OSC2 and CYP716A14v2 catalyze the biosynthesis of triterpenoids for the cuticle of aerial organs of artemisia annua

Tessa Moses, Jacob Pollier, Qian Shen, Sandra Soetaert, James Reed, Robin Vanden Bossche, Marie Laure Erffelinck, Filip Van Nieuwerburgh, Anne Osbourn, Johan M Thevelein, Dieter Deforce, Kexuan Tang, Alain Goossens

Research output: Contribution to journalArticlepeer-review

Abstract / Description of output

Artemisia annua is widely studied for its ability to accumulate the antimalarial sesquiterpenoid artemisinin. In addition to producing a variety of sesquiterpenoids, A. annua also accumulates mono-, di-, and triterpenoids, the majority of which are produced in the glandular trichomes. A. annua also has filamentous trichomes on its aerial parts, but little is known of their biosynthesis potential. Here, through a comparative transcriptome analysis between glandular and filamentous trichomes, we identified two genes, OSC2 and CYP716A14v2, encoding enzymes involved in the biosynthesis of specialized triterpenoids in A. annua. By expressing these genes in Saccharomyces cerevisiae and Nicotiana benthamiana, we characterized the catalytic function of these proteins and could reconstitute the specialized triterpenoid spectrum of A. annua in these heterologous hosts. OSC2 is a multifunctional oxidosqualene cyclase that produces α-amyrin, β-amyrin, and Δ-amyrin. CYP716A14v2 is a P450 belonging to the functionally diverse CYP716 family and catalyzes the oxidation of pentacyclic triterpenes, leading to triterpenes with a carbonyl group at position C-3, thereby providing an alternative biosynthesis pathway to 3-oxo triterpenes. Together, these enzymes produce specialized triterpenoids that are constituents of the wax layer of the cuticle covering the aerial parts of A. annua and likely function in the protection of the plant against biotic and abiotic stress.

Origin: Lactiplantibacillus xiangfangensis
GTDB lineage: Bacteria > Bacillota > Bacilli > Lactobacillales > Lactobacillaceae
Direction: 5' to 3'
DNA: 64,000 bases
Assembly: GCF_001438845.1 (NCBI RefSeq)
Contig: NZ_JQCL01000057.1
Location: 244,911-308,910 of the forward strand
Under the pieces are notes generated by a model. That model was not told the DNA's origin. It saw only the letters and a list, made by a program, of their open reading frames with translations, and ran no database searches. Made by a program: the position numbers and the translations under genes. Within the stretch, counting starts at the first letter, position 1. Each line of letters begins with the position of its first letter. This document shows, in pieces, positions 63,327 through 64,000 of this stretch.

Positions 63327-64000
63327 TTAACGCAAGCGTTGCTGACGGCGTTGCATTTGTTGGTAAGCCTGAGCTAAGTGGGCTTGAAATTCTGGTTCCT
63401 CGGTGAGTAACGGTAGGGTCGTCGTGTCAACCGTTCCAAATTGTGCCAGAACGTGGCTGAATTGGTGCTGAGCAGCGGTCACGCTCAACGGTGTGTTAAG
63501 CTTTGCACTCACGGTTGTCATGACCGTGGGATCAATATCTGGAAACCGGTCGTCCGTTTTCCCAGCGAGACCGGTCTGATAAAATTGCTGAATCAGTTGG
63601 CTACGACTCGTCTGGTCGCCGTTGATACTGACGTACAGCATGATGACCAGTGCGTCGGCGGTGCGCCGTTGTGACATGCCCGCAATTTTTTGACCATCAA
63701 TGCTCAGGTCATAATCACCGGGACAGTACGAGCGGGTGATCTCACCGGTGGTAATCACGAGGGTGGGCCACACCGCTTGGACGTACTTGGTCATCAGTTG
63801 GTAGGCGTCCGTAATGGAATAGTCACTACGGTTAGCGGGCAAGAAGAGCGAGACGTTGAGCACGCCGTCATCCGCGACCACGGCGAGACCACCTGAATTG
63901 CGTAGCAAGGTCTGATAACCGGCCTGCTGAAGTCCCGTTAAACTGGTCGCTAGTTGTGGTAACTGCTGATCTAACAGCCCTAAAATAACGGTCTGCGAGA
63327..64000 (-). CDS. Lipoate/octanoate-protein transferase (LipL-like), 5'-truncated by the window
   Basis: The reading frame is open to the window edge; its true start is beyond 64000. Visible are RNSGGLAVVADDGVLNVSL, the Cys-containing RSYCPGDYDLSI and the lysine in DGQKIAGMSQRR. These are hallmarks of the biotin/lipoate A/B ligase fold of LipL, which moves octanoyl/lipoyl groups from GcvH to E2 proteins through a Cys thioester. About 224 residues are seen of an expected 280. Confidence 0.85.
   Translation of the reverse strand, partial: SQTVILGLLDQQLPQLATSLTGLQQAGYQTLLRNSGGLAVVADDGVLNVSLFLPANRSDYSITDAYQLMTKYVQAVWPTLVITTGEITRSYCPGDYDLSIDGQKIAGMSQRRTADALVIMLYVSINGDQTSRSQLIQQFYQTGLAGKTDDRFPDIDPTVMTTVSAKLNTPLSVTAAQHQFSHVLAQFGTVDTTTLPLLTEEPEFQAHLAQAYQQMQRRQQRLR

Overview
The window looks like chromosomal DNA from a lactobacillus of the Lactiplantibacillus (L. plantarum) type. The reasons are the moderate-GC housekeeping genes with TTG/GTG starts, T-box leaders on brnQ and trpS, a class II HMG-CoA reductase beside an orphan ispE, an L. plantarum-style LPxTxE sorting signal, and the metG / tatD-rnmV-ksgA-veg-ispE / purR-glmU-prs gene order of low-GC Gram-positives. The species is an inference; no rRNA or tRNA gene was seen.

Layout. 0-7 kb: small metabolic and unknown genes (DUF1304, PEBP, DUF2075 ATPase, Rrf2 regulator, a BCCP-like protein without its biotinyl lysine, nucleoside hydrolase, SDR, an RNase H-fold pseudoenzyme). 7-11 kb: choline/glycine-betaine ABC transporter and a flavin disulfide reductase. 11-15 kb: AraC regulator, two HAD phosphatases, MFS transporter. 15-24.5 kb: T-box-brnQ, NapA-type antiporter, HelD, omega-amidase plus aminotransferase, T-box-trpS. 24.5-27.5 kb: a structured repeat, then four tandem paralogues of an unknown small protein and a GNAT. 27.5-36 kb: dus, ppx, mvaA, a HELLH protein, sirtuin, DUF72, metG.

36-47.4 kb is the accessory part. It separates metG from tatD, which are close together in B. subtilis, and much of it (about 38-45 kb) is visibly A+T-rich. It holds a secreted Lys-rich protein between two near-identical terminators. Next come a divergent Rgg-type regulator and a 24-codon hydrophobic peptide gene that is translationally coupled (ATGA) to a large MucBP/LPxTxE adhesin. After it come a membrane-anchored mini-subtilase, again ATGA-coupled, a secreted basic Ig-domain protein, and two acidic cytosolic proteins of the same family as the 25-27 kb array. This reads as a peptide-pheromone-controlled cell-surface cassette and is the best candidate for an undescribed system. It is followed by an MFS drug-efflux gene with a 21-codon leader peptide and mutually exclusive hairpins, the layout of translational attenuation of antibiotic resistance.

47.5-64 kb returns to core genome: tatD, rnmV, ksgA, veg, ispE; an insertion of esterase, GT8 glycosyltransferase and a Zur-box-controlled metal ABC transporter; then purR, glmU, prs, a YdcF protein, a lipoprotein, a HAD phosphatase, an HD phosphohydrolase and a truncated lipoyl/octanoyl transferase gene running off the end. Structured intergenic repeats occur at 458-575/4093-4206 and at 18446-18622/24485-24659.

Original languageEnglish
Pages (from-to)286-301
JournalPlant Cell
Issue number1
Publication statusPublished - 9 Jan 2015


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